• With a partner, started a business writing firm, providing speeches for salesmen and executives for large corporations.

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Professional writer

  • During the early 1980s became a full-time freelance writer, often using non-Chinese-sounding pseudonyms in her work.

  • Very successful, but soon found herself living the life of a workaholic

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Relief in creative efforts

  • Studied jazz piano

    • hoping to channel the musical training forced on her by her parents in childhood into a more personal expression.

  • Also began to write fiction.

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Immediate success

  • First story "Endgame," won her admission to the Squaw Valley writer's workshop taught by novelist Oakley Hall.

  • 1985 story appeared in FM, literary magazine, and was reprinted in Seventeen.

  • A literary agent was impressed enough with Tan's second story "Waiting Between the Trees," to take her on as a client and encouraged her to write an entire volume

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Mother falls ill

  • Promised herself that if her mother recovered would take her to China to see the daughter who had been left behind almost forty years before.

  • Mrs. Tan regained her health

    • departed for China in 1987.

  • A “revelation” for Tan.

    • gave her a new perspective on her often-difficult relationship with her mother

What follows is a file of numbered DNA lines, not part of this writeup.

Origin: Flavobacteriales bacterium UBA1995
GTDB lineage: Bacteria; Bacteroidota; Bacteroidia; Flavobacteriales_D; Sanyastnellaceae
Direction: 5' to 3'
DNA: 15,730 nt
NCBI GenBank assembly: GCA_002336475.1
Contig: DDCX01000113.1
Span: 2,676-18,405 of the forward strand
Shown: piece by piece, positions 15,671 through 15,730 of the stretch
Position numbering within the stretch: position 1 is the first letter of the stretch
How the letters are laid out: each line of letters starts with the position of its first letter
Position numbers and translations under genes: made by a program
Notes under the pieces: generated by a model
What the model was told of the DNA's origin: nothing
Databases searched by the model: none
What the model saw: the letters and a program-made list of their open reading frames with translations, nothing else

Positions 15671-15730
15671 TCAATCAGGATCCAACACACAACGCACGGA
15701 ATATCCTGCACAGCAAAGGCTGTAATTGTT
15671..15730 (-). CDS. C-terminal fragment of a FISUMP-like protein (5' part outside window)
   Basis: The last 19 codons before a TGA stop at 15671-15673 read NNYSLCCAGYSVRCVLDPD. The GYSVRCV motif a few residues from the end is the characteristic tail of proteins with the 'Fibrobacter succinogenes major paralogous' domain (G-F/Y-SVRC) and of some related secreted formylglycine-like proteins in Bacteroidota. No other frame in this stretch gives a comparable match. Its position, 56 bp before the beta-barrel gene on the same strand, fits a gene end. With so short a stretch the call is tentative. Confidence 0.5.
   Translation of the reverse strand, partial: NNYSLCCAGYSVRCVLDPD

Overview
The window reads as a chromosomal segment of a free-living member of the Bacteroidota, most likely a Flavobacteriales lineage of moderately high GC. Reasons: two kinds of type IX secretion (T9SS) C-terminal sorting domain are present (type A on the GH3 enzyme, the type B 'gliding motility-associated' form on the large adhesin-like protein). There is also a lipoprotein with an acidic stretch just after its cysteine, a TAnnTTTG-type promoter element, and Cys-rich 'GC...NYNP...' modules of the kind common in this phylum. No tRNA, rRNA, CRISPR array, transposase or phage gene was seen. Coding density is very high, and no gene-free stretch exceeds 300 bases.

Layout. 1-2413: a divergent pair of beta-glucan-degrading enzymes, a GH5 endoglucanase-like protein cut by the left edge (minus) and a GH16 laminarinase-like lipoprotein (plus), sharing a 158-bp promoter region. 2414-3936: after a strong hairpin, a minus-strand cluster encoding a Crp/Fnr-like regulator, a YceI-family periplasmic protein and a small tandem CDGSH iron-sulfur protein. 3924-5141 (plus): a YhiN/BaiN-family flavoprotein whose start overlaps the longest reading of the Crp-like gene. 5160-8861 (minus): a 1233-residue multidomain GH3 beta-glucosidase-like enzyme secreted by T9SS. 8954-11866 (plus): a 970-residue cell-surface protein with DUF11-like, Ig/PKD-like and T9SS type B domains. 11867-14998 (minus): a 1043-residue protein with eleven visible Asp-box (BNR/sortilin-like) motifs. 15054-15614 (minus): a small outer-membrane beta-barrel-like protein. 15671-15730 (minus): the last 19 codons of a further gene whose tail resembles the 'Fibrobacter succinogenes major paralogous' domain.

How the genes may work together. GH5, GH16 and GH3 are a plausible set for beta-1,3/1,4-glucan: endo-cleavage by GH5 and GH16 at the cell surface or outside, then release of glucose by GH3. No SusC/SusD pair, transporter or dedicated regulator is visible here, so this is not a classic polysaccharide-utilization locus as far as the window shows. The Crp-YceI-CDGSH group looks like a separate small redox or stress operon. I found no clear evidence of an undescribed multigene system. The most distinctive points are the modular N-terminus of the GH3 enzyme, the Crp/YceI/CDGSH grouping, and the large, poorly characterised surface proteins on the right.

• inspired her to complete the book of stories she had promised her agent.

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Relationship with mother improves

Tan has said that the trip to China and learning about her mother’s past have helped to heal their relationship.

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Joy Luck Club

  • The book that was promised to the agent was The Joy Luck Club.

  • The rest is history.

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Major works

  • Joy Luck Club 1989, also made into a film

  • Kitchen God’s Wife 1991

  • The Hundred Secret Senses 1995

  • The Bonesetter’s Daughter 2001

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Children’s works

  • The Moon Lady 1992

  • Sagwa,The Chinese Siamese Cat 1994

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Magazine contributor

  • Essay "Mother Tongue" was published in The Threepenny Review and was selected for the 1991 edition of Best American Essays.

  • Stories have appeared in

    • The Atlantic,

    • Grand Street,

    • Lear's,

    • McCall's, and others

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Rock Bottom Remainders

  • Sings in the charity in a rock band, with other bestselling writers, including Stephen King, Carl Hiaasen and, until recently, Barbara Kingsolver.

“Geek Chic” The band’s original line-up. Fuzzy but funny.

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"Nobody on the bus asks, 'Where do you get your ideas?'"

  • Touring once a year as a leather-clad dominatrix belting out These Boots Are Made for Walking and Leader of the Pack satisfies a need,she says, to be a teenager again.

Tan with the band

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With other Asian-American writers

  • As a writer, she is often grouped with other Asian-American writers including

  • Maxine Hong Kingston (The Woman Warrior)

  • Wakako Yamauchi (Songs My Mother Taught Me).

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Lots of “two kinds”

  • Of daughters: “Those who are obedient and those who follow their own mind!”

  • Jing-Mei and Waverly Jong, her “rival” at perfection

  • Chinese-American

  • Living daughters, dead daughters

  • “Pleading Child” and “Perfectly Contented”